Even with the remarkable advances in organ transplantation research, organ recipients still face severe side effects, graft failure and premature death. More organ transplant research is imperative to give the thousands of recipients with organ failure a fighting chance and to deliver hopeful futures to the millions of people threatened with organ failure today.
To date, the AST has raised over $10 million and funded more than 175 medical research grants. There is much more to be done, and we need your help!
The Bright Future of Transplantation Research
With the assistance of cutting-edge technologies, transplant scientists and physicians have been able to identify gene expression patterns in the urine and blood of recipients, which can diagnose and predict rejection. This will allow doctors to personalize treatments for each recipient to maximize the potential for transplant success. Despite the progress in genomic testing development, there is much more work to be done to move this testing from research labs to clinical practice.
More than Transplanting Organs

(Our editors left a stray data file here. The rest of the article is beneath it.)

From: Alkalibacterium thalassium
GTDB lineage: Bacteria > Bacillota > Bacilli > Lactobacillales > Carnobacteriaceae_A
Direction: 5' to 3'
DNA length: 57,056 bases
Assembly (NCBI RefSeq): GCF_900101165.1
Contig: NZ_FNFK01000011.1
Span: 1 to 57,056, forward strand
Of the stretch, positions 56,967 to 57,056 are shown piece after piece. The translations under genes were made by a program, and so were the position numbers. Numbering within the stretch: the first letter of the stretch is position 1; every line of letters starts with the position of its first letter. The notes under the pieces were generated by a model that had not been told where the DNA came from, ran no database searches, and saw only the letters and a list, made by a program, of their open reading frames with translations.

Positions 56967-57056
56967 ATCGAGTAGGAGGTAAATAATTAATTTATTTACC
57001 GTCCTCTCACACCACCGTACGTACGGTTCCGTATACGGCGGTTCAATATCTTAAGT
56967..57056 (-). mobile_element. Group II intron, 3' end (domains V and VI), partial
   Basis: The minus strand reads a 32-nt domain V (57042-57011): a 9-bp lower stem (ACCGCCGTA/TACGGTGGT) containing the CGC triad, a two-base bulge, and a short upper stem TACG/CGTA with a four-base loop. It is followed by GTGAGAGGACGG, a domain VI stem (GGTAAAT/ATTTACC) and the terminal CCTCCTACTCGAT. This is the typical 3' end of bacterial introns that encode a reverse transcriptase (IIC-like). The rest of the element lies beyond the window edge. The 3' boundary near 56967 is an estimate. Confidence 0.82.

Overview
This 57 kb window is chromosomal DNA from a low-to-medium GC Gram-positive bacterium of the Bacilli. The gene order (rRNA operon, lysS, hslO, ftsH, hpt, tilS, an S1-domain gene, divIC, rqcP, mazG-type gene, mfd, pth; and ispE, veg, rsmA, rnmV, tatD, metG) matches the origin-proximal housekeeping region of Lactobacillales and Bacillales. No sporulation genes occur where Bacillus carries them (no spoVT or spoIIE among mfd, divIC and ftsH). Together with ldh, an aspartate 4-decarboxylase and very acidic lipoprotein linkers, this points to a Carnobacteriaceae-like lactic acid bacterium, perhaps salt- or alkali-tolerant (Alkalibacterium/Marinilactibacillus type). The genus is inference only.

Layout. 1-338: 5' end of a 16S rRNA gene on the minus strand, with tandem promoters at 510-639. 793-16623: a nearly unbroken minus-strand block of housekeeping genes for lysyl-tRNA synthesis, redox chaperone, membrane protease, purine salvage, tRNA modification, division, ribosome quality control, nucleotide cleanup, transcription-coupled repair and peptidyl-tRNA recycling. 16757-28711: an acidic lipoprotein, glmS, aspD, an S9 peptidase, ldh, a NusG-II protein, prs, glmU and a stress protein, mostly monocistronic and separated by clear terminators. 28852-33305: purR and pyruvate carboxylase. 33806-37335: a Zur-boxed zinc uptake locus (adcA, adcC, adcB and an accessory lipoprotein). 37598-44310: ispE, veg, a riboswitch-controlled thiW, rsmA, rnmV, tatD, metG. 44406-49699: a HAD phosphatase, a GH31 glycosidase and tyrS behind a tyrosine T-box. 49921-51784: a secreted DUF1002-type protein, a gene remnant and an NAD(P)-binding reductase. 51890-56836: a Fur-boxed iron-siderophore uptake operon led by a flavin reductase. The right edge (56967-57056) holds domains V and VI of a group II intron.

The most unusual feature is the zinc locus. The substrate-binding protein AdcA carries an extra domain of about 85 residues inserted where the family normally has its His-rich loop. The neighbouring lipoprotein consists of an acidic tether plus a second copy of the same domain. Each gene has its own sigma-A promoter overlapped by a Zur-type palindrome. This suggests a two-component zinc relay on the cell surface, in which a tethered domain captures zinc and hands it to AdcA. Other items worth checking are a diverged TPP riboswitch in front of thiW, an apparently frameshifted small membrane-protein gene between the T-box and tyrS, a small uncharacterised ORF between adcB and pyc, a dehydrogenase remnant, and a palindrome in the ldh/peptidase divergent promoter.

Through extraordinary research discoveries, physicians can now transplant hands, legs and faces to those who have suffered severe accidental trauma. These pioneering transplantations of Vascular Composite Allografts (VCAs) require blood flow and anti-rejection medications to survive and function properly. Further research is greatly needed to enhance the successes in this area.
Donated Organ Preservation
While there have been great strides toward the organ transplantation treatments offered today, there have been even bigger steps toward seamless organ preservation. By using innovative technology and medical engineering, we will revolutionize the way we preserve harvested organs in the next few years. Supporting organ preservation research will give more access to transplants for more people and save thousands of lives and billions of dollars in health care spending.
The Next Generation of Therapy
In the past, only pharmaceutical companies had access to the chemical compounds and screening technology to develop new drugs. This has completely changed in the last 10 years, thanks to NIH investment in technology for drug discovery. However, in order to successfully implement a new therapy from bench to bedside, it needs a significant investment from a pharmaceutical company partner.
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Help to advance the successes of organ transplant research
You can help us achieve these groundbreaking outlooks in the field of transplantation. Get involved with our efforts today!